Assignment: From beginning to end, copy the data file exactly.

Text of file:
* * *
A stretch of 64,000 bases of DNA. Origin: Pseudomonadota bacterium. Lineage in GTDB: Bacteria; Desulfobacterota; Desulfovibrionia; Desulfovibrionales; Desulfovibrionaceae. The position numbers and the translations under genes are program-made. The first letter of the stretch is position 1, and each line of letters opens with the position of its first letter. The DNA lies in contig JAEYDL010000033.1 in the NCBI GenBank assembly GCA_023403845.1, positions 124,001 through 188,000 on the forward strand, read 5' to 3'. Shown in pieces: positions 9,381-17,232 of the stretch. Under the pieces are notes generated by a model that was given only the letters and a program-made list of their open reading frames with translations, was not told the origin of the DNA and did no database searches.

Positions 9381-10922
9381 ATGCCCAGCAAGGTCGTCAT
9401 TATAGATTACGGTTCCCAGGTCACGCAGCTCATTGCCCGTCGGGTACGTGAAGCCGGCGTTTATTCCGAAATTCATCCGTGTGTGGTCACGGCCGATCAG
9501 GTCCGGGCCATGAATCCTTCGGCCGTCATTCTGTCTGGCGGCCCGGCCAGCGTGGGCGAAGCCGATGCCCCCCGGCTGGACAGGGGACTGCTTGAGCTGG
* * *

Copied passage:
A stretch of 64,000 bases of DNA. Origin: Pseudomonadota bacterium. Lineage in GTDB: Bacteria; Desulfobacterota; Desulfovibrionia; Desulfovibrionales; Desulfovibrionaceae. The position numbers and the translations under genes are program-made. The first letter of the stretch is position 1, and each line of letters opens with the position of its first letter. The DNA lies in contig JAEYDL010000033.1 in the NCBI GenBank assembly GCA_023403845.1, positions 124,001 through 188,000 on the forward strand, read 5' to 3'. Shown in pieces: positions 9,381-17,232 of the stretch. Under the pieces are notes generated by a model that was given only the letters and a program-made list of their open reading frames with translations, was not told the origin of the DNA and did no database searches.

Positions 9381-10922
9381 ATGCCCAGCAAGGTCGTCAT
9401 TATAGATTACGGTTCCCAGGTCACGCAGCTCATTGCCCGTCGGGTACGTGAAGCCGGCGTTTATTCCGAAATTCATCCGTGTGTGGTCACGGCCGATCAG
9501 GTCCGGGCCATGAATCCTTCGGCCGTCATTCTGTCTGGCGGCCCGGCCAGCGTGGGCGAAGCCGATGCCCCCCGGCTGGACAGGGGACTGCTTGAGCTGG